The streetwear moon of planet Burton, Analog faces a number of challenges as it strives to push performance-driven streetwear forward. As if standing on its own two feet as a brand while also exploiting the credibility the company inherently maintains through its ties with Burton wasn’t enough of a balancing act, Analog must also prove itself a viable competitor in the swiftly shifting streetwear industry.

In other words, Analog is tasked with staying four steps ahead of not one, but two packs – the aforementioned streetwear culture as well as the other innumerable board-riding / active sports brands that measure their success against Burton’s. Format recently had the opportunity to speak with Joey Jorgensen, the design director of Analog. Join us as he reveals some of the secrets to his brand’s success.

“The biggest advantages come from Burton’s commitment to build quality/innovative product and the support, investment, and talent that is in place to make great ideas execute in terms of great product”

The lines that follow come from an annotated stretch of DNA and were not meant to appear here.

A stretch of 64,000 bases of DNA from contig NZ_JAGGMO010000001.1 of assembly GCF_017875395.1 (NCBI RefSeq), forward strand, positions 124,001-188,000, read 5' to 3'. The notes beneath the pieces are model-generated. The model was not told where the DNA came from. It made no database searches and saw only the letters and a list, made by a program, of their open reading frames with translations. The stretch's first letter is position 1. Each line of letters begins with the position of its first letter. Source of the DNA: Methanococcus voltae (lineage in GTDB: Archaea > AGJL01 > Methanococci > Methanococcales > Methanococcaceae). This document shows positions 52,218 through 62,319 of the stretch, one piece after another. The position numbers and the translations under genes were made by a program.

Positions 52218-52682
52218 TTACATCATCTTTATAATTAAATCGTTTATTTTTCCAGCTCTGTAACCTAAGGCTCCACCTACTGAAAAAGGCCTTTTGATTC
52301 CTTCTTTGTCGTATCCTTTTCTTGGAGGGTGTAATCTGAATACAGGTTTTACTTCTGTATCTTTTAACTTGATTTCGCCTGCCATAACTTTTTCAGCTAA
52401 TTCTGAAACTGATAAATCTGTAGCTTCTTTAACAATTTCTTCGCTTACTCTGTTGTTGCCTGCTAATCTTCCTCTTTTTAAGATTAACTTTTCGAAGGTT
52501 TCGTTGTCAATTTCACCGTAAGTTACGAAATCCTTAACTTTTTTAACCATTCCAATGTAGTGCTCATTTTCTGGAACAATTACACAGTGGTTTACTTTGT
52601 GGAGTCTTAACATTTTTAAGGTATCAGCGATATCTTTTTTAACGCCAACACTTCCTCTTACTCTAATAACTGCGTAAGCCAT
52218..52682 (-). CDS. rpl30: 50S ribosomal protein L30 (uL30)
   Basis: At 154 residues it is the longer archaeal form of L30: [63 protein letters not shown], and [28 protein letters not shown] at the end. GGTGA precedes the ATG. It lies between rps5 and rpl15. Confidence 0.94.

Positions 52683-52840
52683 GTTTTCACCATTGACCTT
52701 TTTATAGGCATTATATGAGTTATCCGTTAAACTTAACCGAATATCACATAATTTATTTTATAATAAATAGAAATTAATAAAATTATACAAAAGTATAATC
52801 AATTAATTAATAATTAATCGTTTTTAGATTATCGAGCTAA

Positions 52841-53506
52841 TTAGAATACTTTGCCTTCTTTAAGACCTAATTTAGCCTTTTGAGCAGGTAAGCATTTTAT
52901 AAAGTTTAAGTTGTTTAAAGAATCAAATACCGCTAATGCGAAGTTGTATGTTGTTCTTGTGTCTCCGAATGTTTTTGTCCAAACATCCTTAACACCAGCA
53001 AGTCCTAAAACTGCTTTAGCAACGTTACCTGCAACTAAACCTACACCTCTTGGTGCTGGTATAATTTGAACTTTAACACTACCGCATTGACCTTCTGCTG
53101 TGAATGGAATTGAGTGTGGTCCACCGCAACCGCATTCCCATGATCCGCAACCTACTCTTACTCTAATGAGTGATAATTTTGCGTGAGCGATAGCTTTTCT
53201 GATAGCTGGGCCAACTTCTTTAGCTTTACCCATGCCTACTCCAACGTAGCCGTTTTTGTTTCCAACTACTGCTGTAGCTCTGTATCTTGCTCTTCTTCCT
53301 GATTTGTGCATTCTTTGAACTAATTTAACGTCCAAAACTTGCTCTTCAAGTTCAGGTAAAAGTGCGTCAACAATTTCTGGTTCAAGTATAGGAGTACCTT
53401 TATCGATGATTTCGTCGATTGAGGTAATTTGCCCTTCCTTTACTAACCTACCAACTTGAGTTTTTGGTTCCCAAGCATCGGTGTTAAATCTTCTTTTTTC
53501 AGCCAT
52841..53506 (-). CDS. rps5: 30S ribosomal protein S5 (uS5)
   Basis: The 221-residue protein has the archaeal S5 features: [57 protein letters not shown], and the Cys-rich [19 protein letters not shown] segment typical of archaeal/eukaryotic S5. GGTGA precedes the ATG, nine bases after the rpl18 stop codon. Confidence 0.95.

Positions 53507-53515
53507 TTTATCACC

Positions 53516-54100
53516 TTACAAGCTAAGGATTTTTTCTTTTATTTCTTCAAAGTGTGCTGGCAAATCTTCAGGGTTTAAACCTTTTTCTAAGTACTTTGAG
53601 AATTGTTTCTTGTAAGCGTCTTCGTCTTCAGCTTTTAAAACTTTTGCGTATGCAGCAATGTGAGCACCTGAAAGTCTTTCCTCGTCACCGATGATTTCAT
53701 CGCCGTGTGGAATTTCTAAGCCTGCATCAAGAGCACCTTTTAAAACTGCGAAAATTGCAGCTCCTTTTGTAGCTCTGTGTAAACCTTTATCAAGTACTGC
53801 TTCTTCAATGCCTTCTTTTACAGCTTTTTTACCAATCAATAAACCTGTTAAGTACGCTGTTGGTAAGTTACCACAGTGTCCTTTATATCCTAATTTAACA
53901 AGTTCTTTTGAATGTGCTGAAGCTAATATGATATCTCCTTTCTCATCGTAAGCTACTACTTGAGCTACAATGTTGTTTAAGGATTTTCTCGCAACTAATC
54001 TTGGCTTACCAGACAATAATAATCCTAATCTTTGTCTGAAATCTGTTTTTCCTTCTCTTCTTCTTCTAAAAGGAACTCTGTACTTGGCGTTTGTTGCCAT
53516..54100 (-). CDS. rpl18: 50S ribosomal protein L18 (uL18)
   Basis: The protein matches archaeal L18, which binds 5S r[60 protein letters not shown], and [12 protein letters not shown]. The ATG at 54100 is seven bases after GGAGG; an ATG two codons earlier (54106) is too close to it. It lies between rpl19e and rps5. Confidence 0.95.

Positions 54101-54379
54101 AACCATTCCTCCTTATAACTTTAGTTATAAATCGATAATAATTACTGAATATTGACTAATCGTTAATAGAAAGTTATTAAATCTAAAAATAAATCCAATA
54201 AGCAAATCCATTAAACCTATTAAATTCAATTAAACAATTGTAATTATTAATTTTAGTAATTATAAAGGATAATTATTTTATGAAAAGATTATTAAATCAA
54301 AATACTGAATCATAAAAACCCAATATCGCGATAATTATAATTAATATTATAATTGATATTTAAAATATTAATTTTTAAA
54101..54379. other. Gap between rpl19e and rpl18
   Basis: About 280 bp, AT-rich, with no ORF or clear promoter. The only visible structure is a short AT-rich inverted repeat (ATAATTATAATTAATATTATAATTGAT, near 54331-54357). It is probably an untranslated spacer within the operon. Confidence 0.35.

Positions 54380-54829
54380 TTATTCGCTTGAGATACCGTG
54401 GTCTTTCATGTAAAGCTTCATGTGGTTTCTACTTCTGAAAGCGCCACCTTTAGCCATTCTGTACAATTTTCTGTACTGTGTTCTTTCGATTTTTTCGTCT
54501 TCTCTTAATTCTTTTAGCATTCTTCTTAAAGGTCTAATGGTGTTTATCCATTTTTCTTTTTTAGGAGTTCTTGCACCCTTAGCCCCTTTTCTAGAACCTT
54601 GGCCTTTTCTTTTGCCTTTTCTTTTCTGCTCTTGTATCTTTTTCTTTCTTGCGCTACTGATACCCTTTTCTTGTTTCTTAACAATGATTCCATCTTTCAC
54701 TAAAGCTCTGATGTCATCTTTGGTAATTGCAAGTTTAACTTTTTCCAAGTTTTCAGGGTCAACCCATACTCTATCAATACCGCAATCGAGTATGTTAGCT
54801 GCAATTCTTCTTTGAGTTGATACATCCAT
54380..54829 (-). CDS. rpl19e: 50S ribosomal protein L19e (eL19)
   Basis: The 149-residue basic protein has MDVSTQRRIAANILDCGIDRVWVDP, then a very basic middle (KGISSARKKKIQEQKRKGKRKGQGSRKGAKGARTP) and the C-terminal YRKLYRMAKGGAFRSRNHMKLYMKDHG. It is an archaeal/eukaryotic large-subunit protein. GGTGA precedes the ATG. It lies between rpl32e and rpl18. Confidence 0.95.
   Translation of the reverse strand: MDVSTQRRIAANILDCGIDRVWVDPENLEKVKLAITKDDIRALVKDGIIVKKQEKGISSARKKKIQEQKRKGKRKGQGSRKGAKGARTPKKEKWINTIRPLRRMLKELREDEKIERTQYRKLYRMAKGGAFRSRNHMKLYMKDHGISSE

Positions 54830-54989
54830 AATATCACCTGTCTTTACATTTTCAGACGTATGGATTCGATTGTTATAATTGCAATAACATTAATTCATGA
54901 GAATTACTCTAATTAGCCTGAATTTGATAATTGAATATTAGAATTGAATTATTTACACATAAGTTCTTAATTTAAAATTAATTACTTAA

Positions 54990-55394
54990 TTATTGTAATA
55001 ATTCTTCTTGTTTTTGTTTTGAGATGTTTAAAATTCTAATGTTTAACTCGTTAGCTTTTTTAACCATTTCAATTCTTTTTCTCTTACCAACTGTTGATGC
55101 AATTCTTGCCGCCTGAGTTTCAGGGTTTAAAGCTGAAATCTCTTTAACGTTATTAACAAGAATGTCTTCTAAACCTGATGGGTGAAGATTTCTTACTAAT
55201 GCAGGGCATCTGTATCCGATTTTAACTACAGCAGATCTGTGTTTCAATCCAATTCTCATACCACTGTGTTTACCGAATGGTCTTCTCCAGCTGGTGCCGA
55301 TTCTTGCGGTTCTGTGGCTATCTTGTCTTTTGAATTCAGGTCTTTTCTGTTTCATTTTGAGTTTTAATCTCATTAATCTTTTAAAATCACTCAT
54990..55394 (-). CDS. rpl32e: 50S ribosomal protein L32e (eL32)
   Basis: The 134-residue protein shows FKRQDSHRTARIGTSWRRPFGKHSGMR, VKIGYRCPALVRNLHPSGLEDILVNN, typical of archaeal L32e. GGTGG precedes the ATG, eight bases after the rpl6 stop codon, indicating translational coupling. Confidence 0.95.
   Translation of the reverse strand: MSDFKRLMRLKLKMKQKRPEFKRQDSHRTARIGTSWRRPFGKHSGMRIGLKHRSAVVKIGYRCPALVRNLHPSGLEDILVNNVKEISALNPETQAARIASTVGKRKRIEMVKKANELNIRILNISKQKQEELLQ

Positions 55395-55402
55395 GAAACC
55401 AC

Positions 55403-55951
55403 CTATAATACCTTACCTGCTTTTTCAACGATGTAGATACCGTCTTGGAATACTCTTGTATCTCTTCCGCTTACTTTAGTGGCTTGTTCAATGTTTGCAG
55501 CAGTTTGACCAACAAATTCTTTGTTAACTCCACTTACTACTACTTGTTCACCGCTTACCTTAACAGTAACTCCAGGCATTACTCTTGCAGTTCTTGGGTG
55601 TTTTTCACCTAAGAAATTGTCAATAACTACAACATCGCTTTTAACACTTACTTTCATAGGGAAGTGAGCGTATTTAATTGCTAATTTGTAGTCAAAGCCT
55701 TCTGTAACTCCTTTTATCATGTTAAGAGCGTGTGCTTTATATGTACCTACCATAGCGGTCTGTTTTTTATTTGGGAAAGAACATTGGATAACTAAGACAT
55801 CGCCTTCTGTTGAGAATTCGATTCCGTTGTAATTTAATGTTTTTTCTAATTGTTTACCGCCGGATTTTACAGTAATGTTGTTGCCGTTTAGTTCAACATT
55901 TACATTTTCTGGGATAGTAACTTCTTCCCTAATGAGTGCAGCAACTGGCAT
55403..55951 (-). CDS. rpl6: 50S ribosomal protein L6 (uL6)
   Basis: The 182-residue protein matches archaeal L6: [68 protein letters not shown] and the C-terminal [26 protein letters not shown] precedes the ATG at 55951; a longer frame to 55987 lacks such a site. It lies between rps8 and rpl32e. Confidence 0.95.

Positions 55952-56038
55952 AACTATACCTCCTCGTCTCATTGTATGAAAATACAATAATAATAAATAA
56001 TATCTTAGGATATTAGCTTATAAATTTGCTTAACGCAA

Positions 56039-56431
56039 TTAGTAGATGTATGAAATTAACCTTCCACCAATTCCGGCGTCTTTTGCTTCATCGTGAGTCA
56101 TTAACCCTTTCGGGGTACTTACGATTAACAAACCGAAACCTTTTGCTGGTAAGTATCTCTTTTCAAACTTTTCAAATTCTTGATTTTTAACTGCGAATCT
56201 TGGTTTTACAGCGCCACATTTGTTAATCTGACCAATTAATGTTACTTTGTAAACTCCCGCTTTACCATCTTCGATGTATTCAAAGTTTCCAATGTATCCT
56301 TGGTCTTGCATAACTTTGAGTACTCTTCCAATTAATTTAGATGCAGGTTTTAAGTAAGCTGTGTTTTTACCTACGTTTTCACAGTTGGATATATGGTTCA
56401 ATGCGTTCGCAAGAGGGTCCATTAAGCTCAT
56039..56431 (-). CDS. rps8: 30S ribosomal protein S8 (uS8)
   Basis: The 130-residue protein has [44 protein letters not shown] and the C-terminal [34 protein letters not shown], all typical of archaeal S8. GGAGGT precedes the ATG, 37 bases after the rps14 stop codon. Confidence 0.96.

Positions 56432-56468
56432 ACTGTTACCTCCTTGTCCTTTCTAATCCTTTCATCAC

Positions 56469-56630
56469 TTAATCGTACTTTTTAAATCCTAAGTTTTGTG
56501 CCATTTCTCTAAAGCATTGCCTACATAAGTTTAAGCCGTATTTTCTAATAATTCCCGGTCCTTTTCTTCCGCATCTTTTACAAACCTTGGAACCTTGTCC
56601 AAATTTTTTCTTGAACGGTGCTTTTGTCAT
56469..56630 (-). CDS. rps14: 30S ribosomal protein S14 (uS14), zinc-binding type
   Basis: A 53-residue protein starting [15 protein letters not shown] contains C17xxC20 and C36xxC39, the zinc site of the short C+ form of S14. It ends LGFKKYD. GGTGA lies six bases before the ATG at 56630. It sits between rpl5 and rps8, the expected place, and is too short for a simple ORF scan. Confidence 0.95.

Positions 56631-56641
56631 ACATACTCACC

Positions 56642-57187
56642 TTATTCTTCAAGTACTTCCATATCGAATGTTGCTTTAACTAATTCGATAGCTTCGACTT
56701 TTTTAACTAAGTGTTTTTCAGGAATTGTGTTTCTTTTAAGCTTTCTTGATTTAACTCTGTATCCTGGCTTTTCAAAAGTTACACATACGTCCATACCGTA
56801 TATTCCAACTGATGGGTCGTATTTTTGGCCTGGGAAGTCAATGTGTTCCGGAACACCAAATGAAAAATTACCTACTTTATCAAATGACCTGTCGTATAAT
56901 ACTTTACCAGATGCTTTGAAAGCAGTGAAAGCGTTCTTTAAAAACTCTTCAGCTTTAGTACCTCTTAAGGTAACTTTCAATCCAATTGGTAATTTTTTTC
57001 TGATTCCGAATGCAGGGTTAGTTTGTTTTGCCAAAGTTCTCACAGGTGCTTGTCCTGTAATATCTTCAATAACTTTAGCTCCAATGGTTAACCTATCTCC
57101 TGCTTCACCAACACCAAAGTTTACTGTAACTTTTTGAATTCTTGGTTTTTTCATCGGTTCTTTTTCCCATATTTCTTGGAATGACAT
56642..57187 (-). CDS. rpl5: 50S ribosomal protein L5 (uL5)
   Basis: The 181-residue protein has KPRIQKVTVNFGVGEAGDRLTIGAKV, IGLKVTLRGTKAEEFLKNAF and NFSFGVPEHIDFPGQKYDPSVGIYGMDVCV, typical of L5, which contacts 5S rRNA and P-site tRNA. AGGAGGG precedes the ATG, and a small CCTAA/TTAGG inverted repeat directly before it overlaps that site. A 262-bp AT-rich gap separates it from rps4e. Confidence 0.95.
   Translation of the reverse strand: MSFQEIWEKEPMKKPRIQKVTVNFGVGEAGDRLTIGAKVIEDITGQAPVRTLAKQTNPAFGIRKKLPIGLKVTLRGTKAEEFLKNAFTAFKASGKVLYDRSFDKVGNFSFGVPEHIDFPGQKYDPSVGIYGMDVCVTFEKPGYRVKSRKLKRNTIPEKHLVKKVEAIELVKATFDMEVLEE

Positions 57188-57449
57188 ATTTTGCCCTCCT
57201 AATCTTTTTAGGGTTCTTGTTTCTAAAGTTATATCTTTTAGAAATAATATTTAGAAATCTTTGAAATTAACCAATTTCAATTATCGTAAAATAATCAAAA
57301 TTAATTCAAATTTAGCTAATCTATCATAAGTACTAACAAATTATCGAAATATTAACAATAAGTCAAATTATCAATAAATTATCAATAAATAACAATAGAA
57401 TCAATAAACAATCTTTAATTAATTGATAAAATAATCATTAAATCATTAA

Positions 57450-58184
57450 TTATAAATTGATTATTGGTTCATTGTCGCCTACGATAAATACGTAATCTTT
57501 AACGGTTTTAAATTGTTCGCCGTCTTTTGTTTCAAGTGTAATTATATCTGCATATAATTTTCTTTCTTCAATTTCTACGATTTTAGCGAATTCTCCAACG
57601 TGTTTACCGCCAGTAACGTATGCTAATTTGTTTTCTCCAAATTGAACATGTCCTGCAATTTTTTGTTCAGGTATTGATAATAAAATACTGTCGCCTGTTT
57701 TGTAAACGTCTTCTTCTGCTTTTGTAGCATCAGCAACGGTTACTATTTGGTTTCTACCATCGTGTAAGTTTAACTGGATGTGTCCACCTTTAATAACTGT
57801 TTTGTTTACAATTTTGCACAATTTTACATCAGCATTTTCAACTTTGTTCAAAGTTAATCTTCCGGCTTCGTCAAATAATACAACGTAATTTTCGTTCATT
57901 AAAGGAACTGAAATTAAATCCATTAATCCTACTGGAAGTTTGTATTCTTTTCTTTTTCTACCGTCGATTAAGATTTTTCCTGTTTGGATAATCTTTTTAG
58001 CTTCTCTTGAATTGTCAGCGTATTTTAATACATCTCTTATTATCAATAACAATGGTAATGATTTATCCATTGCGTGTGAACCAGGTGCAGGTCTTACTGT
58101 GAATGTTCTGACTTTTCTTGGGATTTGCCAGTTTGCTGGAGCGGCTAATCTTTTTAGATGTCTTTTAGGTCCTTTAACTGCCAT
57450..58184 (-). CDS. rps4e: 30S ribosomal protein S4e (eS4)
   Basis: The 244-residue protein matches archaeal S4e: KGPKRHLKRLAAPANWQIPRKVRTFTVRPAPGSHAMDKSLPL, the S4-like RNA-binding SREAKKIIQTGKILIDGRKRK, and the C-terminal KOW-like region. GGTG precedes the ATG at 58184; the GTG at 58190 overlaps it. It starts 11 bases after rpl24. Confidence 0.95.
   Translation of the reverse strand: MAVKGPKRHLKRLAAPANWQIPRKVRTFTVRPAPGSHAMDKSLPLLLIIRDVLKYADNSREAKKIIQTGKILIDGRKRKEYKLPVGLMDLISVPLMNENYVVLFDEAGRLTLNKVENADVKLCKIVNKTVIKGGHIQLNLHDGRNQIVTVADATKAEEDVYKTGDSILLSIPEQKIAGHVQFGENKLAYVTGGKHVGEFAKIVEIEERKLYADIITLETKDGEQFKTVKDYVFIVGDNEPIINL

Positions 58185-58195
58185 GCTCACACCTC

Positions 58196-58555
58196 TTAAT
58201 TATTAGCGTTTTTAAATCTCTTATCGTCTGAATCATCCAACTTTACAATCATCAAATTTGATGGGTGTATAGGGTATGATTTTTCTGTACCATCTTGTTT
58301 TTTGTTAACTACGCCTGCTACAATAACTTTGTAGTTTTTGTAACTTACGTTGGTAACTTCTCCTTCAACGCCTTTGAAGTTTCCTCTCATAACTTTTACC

Format: An analog (or analogue) is sometimes defined as an organism with similar functions to other organisms that come from completely distinct evolutionary backgrounds. Do you see Analog as an ‘analog’ of Burton, or is it a completely distinct beast?
Joey Jorgensen: The word Analog defines us much more by what is represented in the context of Analog vs. Digital, or “less is more” from a design aesthetic as it applies to technology and pop culture, than it does in the context of analogy or the function of being an analog entity. The brand has evolved to a place where we have become very relevant in three sports, and are building a solid year round apparel business surrounding these athletes and lifestyles. There are definitely more and more places where we live as a distinct brand doing a very distinct thing, that many others of our size struggle to or simply cannot achieve. Of course, there are always going to be roots and similarities with Burton where our snow segment is concerned, but the brands are absolutely not interchangeable.